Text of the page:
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Improved health and survival of FIV-infected cats is associated with the presence of autoantibodies to the primary receptor, CD134.
Uppsala University, Disciplinary Domain of Medicine and Pharmacy. (Botling)
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2009 (English)In: Proceedings of the National Academy of Sciences of the United States of America, ISSN 0027-8424, E-ISSN 1091-6490, Vol. 106, no 47, 19980-5 p.Article in journal (Refereed) Published
Abstract [en]

We analyzed antibody responses in sera from feline immunodeficiency virus (FIV)-infected and uninfected cats. A strong antiviral response to the viral surface glycoprotein (SU) was noted in both natural and experimental infections. In addition, 143 of 226 FIV-infected animals (63%) also expressed antibodies to the primary binding receptor, CD134, whereas cats infected with other feline RNA viruses, including calicivirus, coronavirus, herpesvirus, and feline leukemia virus, did not. Both affinity-purified anti-CD134 and anti-SU antibodies blocked FIV infection ex vivo. FACS analyses revealed that the anti-CD134 antibodies bound to a cryptic epitope on the receptor that was only exposed when SU bound to CD134. Anti-CD134 binding caused displacement of SU from the surface of the cell and inhibition of infection. The presence of antibodies to CD134 correlated with lower virus loads and a better overall health status in FIV(+) cats, whereas anti-SU antibodies were present independent of health status. The findings are consistent with a role for antireceptor antibodies in protection from virus spread and disease progression.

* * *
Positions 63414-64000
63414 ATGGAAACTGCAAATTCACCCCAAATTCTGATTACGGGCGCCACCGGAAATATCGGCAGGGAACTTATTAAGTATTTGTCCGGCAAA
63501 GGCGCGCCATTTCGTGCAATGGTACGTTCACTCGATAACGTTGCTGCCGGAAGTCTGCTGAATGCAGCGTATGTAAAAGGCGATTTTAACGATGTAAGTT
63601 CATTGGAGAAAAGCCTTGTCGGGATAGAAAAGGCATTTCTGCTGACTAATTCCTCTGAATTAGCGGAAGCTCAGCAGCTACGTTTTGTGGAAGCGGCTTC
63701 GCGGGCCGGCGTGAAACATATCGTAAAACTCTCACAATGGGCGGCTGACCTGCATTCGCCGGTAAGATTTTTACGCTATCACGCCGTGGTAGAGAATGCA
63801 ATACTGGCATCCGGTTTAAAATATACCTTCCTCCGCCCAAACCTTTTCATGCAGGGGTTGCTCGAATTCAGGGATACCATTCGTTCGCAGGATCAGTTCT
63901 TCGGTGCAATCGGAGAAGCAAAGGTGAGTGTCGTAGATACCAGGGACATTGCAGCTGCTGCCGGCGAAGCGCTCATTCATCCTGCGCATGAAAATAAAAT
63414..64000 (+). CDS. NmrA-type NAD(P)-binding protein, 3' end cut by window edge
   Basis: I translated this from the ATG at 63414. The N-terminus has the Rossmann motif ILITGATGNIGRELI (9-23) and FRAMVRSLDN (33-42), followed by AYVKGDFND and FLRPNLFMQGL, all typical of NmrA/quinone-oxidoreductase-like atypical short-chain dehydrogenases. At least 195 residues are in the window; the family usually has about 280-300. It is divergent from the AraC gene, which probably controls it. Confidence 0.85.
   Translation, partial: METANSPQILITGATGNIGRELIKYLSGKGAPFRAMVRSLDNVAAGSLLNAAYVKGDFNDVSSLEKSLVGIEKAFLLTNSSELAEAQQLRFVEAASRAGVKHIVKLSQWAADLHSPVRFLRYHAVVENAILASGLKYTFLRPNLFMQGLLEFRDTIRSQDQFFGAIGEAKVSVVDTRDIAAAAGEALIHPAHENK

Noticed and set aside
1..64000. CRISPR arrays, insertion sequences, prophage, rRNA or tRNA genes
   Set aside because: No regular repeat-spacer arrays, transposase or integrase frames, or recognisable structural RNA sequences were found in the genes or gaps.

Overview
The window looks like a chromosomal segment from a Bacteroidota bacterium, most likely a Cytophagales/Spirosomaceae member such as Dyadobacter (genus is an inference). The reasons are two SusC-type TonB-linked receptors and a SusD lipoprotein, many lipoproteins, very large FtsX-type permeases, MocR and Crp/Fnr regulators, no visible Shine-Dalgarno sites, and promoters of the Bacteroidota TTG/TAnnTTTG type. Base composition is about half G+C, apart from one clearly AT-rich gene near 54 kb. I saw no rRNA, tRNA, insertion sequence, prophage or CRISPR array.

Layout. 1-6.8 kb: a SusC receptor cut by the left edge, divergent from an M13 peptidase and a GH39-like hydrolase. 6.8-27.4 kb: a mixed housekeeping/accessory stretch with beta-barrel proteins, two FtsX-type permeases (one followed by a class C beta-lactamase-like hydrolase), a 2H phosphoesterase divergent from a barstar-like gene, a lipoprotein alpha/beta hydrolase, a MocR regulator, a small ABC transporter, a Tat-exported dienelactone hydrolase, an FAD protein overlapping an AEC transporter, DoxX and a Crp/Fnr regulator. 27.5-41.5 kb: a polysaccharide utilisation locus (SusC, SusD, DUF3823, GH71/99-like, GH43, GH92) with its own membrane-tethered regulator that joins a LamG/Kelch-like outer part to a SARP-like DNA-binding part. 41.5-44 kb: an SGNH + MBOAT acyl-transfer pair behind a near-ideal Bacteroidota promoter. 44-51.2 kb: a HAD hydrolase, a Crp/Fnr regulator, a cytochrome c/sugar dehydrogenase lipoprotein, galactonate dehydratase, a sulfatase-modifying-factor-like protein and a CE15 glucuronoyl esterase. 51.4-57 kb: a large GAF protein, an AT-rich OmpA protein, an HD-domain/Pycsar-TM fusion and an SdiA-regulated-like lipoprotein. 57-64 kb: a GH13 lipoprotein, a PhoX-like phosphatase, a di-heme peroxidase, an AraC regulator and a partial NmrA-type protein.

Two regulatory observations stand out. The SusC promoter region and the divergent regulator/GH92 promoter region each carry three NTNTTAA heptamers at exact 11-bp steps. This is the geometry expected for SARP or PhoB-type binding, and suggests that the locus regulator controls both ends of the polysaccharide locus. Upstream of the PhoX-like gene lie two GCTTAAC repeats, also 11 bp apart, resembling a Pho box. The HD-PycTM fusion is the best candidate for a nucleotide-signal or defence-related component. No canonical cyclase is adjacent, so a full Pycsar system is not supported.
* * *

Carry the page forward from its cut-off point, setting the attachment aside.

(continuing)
Place, publisher, year, edition, pages
2009. Vol. 106, no 47, 19980-5 p.
National Category
Medical and Health Sciences
URN: urn:nbn:se:uu:diva-176105DOI: 10.1073/pnas.0911307106PubMedID: 19901342OAI: oai:DiVA.org:uu-176105DiVA: diva2:534279
Available from: 2012-06-15 Created: 2012-06-15 Last updated: 2012-06-15

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